The seven luxury real estate communities in the Upstate and western North Carolina known as The Cliffs each have golf courses and have long been marketed within the golf world.
Now their new owners see an opportunity in associating with another sport – cycling.
The Cliffs has enlisted champion cyclist and Greenville resident George Hincapie to lead its residents and prospective property buyers on eight private rides a year.
As part of the deal, The Cliffs has permission to use Hincapie’s name in marketing materials, said David Sawyer, an executive vice president with its country club business.
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In turn, The Cliffs will encourage its residents and prospects to patronize Hotel Domestique, the boutique hotel with a restaurant in northern Greenville County owned by Hincapie, his brother and a Canadian investor.
The Cliffs has also agreed to sponsor The Gran Fondo, an annual cycling event in the Upstate led by Hincapie.
It doesn’t hurt that the Upstate enjoys a growing reputation as a great place for cycling.
Hincapie and others who know the sport well say the region’s mild climate and little-traveled country roads in the Blue Ridge foothills provide an excellent environment for riding.
Greenville has become a perennial host for professional cycling competitions, and Bicycling Magazine named it one of the “Best Small Cities for Cycling.”
Hincapie rode in the Tour de France 17 times and won three U.S. National Road Race championships before admitting to using banned substances during part of his career and testifying in the United States Anti-Doping Agency’s investigation of former teammate Lance Armstrong.
His deal with The Cliffs comes as his new book, The Loyal Lieutenant, is being released.
“I think The Cliffs is realizing just how big cycling is becoming,” Hincapie told The Greenville News.
Sawyer said giving customers a chance to ride with Hincapie is “going to be a great experience and a wonderful marketing opportunity for us,” though it’s too early to say whether it will lead to increased property sales or club memberships.
It’s not the first time that the Hotel Domestique property, nestled among vineyards and mountain views off U.S. 25, has been affiliated with The Cliffs.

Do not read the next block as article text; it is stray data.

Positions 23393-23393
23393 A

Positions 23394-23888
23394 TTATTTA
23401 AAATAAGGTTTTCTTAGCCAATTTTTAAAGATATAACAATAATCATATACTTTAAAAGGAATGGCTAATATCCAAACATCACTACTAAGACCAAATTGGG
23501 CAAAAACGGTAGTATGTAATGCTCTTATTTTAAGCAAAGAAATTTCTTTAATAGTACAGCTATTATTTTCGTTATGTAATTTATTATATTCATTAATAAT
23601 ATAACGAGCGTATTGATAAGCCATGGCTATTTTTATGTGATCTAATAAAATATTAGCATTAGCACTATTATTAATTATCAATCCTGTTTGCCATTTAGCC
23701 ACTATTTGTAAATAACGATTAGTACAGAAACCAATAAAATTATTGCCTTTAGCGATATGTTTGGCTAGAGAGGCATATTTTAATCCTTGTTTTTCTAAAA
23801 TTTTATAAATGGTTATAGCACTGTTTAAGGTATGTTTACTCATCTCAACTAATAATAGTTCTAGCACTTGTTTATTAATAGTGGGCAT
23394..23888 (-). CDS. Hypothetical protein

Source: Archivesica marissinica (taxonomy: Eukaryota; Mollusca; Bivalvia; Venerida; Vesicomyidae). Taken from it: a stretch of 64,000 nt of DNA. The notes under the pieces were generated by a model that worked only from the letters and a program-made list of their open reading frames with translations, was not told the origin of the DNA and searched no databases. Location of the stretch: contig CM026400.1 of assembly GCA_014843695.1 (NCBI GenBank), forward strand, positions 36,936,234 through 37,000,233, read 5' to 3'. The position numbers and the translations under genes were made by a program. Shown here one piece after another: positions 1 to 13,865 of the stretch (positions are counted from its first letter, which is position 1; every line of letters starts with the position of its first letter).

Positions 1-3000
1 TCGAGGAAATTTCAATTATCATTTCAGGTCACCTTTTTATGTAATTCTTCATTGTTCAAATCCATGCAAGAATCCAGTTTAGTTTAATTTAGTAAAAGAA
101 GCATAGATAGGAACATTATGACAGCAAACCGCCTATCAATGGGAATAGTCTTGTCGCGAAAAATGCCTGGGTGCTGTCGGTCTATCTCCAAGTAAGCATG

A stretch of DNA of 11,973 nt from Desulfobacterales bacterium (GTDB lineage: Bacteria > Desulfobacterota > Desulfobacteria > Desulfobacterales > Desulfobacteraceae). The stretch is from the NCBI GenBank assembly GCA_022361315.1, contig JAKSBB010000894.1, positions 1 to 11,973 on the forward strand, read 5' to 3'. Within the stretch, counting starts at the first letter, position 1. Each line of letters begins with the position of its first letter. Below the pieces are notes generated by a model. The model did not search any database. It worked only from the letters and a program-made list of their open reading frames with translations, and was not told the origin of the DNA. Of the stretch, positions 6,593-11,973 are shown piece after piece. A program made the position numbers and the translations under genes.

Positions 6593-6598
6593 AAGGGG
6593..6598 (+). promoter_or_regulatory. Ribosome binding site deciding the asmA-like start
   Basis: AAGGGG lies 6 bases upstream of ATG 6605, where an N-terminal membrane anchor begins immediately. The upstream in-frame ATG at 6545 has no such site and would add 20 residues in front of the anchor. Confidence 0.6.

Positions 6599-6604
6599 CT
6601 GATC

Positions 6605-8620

Cliffs founder Jim Anthony used the property to put up potential property buyers when he owned it and called it La Bastide.
In downtown Greenville, cycling is already boosting business at the Westin Poinsett Hotel and restaurants owned by the Table 301 Restaurant Group.
Trek Travel, a cycling vacation company affiliated with the Wisconsin bicycle manufacturer of the same name, has offered “camps” in Greenville for the past three years, working from the Westin, said Dave Edwards, tour leader.
The week-long tours occur over several months in the spring and fall and draw groups of six to 30 from such places as Florida, New York and Canada, he said.
The cyclists pay $1,300 a head for rides to Paris Mountain, Caesars Head, Hagood Mill and destinations in western North Carolina.
They head out each day on the Swamp Rabbit Trail riding carbon-fiber bicycles with electronic shifting, sleep at the Westin and dine at Nose Dive, the Lazy Goat, Soby’s and Passerelle.
“Downtown usually impresses them,” Edwards said.
A longtime tour guide for Trek Travel who has worked around the world, Edwards called the Upstate an “absolute dream for a cyclist.”
“I’ll go out for a 50-mile ride and see five cars,” he said. “There’s just not a lot of places in the country where you can do that.”